American Experiment wins national award
Center of the American Experiment’s “Think About It” radio campaign won the State Policy Network’s Communication Excellence Award in the Bold Brand Boost Category last week at SPN’s annual meeting…
The Center sent the letter copied below to GOP leaders Speaker Kurt Daudt and Majority Leader Paul Gazelka, and K-12 Education Finance Chairs Rep. Jenifer Loon and Sen. Carla Nelson, with copies to Education Policy Chairs Rep. Sondra Erickson and Sen. Eric Pratt. Actually, their titles are now E-12 Chair, as in “Early Learning” but we do not think that was a proper expansion of the state’s educational mission, and we are asking leadership to treat pre-K funding as welfare spending, and to strengthen the K-12 mission.
If you wish to contact them on this matter, you can find their contact information here: http://www.house.leg.state.mn.us
Dear Speaker Daudt, Majority Leader Gazelka and Education Finance Chairs Loon and Nelson,
Center of the American Experiment is opposed to any further expansion of Minnesota’s pre-K programs.
Child care options are shrinking because the Dayton administration has forced child care providers compete with “free” state programs, and imposed burdensome new regulations that do not enhance the quality of care. Thank you for addressing some of these regulatory issues this session.
As you know, Dayton’s attempt to unionize independent child care providers as “public employees” failed in 2016, and you can defeat the steady creep of state socialism, too.
If you do not act decisively, however, this battle will forever be lost to the leftist ideal of indoctrinating small children in state-run institutions. And encouraging parents look to our schools for “free prekindergarten” that is being marketed as “free child care.”
Under your leadership, the state can begin to reverse the Dayton legacy by providing tax relief for families so parents can afford to stay home with their young children, or to pay for quality private-sector solutions rather than turning to state-run centers at taxpayer expense. This is better for working parents and their small children.
The Center will ask you to consider shifting all pre-K dollars into a voucher-type program in the 2019 session for at-risk children that can be used primarily in private-sector settings, including at-home child care and church and charitable-based child care settings in conjunction with CCAP and other welfare funding. Taxpayers should not be asked to subsidize child care as a rule.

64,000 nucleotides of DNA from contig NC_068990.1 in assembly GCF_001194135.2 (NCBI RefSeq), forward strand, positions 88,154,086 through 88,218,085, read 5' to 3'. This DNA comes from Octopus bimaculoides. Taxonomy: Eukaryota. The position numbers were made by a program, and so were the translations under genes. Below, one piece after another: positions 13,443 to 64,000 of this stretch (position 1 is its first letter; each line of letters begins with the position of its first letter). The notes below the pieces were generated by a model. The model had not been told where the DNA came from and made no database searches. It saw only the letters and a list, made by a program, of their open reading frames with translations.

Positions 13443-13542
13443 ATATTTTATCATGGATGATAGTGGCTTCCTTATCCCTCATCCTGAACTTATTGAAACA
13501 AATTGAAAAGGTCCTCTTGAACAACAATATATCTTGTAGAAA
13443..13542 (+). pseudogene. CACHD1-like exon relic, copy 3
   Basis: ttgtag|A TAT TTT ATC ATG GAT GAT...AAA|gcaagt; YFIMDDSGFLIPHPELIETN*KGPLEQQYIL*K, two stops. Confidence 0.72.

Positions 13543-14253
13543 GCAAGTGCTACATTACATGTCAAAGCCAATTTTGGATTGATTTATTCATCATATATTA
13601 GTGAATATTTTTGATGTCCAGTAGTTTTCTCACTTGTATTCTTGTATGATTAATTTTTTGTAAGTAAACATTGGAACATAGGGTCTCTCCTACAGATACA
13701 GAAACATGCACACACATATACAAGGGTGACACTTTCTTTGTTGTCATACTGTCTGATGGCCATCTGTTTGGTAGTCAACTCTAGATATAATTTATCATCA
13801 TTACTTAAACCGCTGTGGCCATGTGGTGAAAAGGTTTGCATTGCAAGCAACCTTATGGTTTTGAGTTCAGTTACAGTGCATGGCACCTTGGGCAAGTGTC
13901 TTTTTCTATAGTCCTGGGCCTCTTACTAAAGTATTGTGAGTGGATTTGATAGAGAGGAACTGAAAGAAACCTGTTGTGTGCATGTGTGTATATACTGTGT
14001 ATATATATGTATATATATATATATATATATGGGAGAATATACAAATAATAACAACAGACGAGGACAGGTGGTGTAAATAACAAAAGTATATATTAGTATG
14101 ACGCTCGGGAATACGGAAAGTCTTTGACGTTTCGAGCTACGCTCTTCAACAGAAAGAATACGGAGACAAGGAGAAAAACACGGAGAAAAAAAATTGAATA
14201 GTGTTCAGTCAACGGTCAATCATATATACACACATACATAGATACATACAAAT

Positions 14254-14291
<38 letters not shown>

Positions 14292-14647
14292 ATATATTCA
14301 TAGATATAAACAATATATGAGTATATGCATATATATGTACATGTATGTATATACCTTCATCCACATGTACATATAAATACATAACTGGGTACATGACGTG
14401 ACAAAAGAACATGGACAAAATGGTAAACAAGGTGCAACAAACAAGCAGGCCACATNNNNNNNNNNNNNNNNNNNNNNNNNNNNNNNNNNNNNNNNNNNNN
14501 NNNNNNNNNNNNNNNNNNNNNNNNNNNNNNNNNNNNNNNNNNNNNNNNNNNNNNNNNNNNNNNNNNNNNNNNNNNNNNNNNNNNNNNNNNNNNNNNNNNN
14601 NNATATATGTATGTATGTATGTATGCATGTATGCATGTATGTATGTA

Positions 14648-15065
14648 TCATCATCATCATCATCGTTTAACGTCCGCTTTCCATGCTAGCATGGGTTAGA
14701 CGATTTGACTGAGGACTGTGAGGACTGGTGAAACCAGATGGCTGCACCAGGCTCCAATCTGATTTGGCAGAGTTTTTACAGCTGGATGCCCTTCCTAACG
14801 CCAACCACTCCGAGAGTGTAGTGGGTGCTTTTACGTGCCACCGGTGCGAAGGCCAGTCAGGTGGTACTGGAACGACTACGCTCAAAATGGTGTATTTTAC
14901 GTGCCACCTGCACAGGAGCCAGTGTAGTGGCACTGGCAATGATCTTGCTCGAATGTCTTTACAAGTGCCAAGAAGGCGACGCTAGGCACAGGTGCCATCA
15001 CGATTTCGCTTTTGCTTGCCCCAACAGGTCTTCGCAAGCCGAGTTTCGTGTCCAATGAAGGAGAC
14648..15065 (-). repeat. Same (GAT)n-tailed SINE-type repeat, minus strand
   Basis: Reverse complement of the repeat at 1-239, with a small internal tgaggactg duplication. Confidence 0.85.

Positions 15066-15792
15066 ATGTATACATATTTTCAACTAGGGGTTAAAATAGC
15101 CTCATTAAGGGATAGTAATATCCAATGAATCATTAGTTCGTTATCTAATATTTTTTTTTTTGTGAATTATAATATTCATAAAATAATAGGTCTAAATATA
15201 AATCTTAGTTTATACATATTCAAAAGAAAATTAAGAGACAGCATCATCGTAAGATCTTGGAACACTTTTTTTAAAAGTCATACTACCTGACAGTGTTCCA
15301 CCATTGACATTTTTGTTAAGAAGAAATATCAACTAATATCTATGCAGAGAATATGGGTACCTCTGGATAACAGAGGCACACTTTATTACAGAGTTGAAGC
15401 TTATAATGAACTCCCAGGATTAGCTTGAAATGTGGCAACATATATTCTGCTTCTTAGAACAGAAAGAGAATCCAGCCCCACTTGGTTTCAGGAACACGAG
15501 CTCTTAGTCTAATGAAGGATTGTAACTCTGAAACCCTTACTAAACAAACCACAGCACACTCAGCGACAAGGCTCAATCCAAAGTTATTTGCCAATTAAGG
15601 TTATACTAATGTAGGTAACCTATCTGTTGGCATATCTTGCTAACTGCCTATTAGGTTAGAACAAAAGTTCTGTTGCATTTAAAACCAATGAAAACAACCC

Minnesota can be generous with children and families who need a hand up without re-defining the K-12 mission. The OLA report pointed to many problems with the patchwork that is pre-K today; 2019 is a good time to begin to sort these issues out.
We have enclosed an op ed published in the Star Tribune last week: “Why are we in such a hurry for our little kids to grow up? Legislators should stand up to Gov. Dayton’s push for universal pre-K, aka ‘free child care,’ which is wasteful and misguided.”
The goal was to reach the millions of Minnesotans who do not know that the Dayton administration has continued its relentless demand for Minnesota to adopt universal Pre-K for all four-year-old’s, and children as young as three. The Pioneer Press had a good editorial on this, as well. We think voters are with you on this issue.
The Center understands that there is no danger the legislature will pass Dayton’s full “universal” pre-K this session but having watched the Governor for two terms, we worry about the one-way ratchet effect. Dayton knows he already has Minnesota on the slippery slope that will lead to universal pre-K.
School districts like Rochester are now invested in pre-k facilities and personnel; and parents begin to expect programming once it is offered. Part-time programs turn into breakfast at school, and all-day child care. Do we no longer expect parents to care for their small children and prepare them for Kindergarten? When did that become a wealth transfer from taxpayers to young parents?
Dayton is campaigning hard for $138 million “emergency” school funding but he might just settle for more pre-K funding instead. The governor has, in the past, successfully expanded pre-K programs in exchange for getting GOP K-12 education or other priorities passed.
We understand that, like children who do not get their way, Gov. Dayton holds his breath until he turns blue, but for the sake of our small children, and the K-12 mission, please deny him this final victory.
Thank you for your leadership,
Kim Crockett, Esq.
Vice President and Senior Policy Fellow